We have rounded-up the opinions of some of the game's biggest names ahead of Sunday's mouth-watering final :
Pete Sampras – Seven-time Wimbledon champion (AP)
"Roger's always the favourite at Wimbledon, for me. He always will be. Just because of his game and his calm nerve. That's something you need in the Wimbledon final. You need to keep it simple and go out and play your tennis. It's a big match. It's our Super Bowl. Andy has a shot. But he's dealing with the hopes and dreams of a nation. Roger's the favourite, but anything can happen out there if Andy serves well, if he plays aggressive and goes for his shots. If he gets passive against Roger, I think Roger will win. Andy's going to have to take his chances. He can't just hang back against Roger and hope he misses."
Tim Henman – Four-time Wimbledon semi-finalist, Ex-Great Britain Davis Cup player (BBC blog)
"It's another big, big task for Murray. He's obviously lost to Federer in Grand Slam finals before, at the US Open in 2008 and the Australian Open in 2010, and he's lost all three he's played in total without winning a set. So it's crucial Murray gets off to a good start. But Andy will like the match-up with Roger and if he can get to Federer's backhand, of course he has a chance."
Greg Rusedski – Former US Open finalist, Great Britain Davis Cup player (Guardian blog)
"Murray has a real shot. All the hard work is done now and I don't see him being overawed by the occasion or the opponent he's facing. Yes, he was beaten by Roger Federer in two of his three previous Grand Slam finals but that's where his coach, Ivan Lendl, comes into play in getting Murray prepared. Lendl is tactically brilliant, plus he's so calm and composed. He holds eight Grand Slam titles and, having lost his first four major finals, he has also been through the same emotional heartaches as Murray. For Lendl victory would be doubly sweet because he never managed to win Wimbledon. We haven't seen him jump up and down in the players' box yet, but I'm sure that will happen if Murray becomes champion on Sunday."
Boris Becker – Three-time Wimbledon champion (Daily Telegraph blog)
"Roger is probably the greatest player of all time on grass, and it’s hard to describe just how difficult it can be to go up against somebody with so many options, so much talent. Roger has the whole arsenal: the half-volley, the second serve, the slice backhand and the drop shot. He brings it to you from the off, and on grass it’s so hard to compete with that weaponry because it’s the hardest surface to defend on. For me, Roger is the favourite by 55 per cent to 45. He has already been in too many this position not to know what he wants to do. He will have a good idea exactly how he wants to play this final, and I expect him to come out ultra-aggressive, trying to blitz Murray in the same way that Jo-Wilfried Tsonga did for much of the third and fourth sets."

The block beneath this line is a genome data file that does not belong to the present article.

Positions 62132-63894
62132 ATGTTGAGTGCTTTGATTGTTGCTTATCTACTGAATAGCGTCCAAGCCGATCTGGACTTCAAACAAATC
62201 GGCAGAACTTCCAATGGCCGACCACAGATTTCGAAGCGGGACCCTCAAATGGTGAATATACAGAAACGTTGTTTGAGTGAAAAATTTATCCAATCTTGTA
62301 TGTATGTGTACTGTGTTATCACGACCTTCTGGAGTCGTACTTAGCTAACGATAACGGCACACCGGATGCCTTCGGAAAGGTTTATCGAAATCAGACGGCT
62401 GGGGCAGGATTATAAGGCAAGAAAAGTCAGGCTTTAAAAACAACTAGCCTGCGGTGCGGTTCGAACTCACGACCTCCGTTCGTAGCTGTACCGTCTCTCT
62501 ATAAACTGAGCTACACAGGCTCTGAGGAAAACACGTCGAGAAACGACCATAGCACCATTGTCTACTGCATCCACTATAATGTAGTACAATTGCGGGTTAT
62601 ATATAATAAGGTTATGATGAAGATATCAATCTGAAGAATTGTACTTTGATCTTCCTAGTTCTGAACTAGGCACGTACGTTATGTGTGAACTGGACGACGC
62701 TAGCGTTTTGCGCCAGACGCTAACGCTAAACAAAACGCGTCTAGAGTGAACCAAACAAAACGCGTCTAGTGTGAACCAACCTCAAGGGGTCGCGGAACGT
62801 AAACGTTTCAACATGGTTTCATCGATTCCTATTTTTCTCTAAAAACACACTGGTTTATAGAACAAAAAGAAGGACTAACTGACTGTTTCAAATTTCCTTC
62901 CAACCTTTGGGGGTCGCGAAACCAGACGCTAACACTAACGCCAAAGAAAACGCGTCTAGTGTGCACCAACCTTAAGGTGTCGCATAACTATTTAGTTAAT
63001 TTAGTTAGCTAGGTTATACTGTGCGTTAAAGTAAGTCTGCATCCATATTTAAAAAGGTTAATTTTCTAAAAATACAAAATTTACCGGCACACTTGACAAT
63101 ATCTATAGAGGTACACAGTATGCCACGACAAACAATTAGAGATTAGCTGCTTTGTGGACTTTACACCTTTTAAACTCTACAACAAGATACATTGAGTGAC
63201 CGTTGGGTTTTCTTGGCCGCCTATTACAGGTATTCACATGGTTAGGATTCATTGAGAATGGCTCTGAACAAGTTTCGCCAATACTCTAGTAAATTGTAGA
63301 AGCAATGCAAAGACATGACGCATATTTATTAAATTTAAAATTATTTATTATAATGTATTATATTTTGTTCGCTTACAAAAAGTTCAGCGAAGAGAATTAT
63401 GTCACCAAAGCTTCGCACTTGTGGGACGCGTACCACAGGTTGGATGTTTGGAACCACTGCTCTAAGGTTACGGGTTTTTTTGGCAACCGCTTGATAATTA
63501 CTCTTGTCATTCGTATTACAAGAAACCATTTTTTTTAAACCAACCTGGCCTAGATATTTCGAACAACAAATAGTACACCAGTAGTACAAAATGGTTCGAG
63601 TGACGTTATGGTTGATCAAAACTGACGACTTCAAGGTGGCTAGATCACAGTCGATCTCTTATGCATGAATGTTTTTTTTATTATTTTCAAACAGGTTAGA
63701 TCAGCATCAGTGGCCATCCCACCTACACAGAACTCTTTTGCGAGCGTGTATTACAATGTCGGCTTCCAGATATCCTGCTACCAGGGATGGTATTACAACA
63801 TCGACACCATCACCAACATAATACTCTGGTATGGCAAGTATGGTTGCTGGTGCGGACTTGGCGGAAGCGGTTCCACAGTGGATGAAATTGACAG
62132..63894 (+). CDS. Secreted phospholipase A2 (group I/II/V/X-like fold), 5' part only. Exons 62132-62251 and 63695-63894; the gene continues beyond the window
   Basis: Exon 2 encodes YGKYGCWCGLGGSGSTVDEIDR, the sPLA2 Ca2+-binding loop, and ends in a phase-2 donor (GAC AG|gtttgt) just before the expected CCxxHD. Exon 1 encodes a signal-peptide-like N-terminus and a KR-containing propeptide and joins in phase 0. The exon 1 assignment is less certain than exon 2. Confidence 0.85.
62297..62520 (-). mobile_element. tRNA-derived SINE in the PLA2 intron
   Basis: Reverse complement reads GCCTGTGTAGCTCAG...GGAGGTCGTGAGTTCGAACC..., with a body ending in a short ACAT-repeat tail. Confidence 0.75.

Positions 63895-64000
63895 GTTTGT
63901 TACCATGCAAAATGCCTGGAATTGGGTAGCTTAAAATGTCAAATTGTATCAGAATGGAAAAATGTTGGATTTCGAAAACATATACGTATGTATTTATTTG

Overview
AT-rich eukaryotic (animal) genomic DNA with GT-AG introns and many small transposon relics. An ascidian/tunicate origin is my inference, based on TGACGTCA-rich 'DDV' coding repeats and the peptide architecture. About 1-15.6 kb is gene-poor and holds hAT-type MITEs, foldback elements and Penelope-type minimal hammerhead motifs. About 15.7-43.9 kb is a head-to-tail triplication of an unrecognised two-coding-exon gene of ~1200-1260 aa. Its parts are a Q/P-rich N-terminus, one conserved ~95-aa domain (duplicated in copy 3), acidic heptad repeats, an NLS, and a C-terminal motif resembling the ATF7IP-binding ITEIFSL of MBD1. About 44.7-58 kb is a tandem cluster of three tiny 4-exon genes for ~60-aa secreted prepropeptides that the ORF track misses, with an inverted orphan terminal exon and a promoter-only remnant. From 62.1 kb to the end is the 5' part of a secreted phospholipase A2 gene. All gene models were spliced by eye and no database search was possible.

John McEnroe – Three-time Wimbledon champion (on the BBC)
(Murray's previous Grand Slam final record) is clearly why he hired Ivan Lendl as he was in a similar situation as Murray at a similar stage of his career where he went 0-4 in Grand Slam finals and Murray is currently 0-3. Murray wanted to get that belief; someone he could look in the eye; someone with credibility that has been there and who went on to win eight Grand Slams. Murray is in the prime of his career this is the absolute best we have ever seen him play. Yes Roger Federer is close to what he was in his prime but you would think this is the opportunity where Murray can learn from his mistakes.
Pat Cash – 1987 Wimbledon champion (on the BBC)
We know that Murray can beat the top guys at least once. When Nadal went out we said that Murray doesn't have to win against top players twice. That was a huge moment, now he has to produce one really great match to win Wimbledon. He has played really well, but now he has to play one great match. Does Andy have that in him? Yes he does but will he do it? We will have to wait and see.
And from the men themselves
Andy Murray: "It's a massive challenge to win against Roger, in the final of a Slam. He's obviously one of the greatest players ever to have played. He's very, very tough to beat here. It's a great challenge, one where I'm probably not expected to win the match, but one that, if I play well, I'm capable of winning. I just need to try and make sure I play a perfect match on Sunday."
Roger Federer: "There's a lot on the line for me. I'm not denying that. I've worked extremely hard since I lost that matchpoint against Novak last year at the US Open. Now I have a chance at world No. 1, at the title again all at once. So it's a big match for me and I hope I can keep my nerves. I'm sure I can."
How do you think the final will go? Leave your opinions below while you can also vote on the winner on the poll at the bottom our tennis page.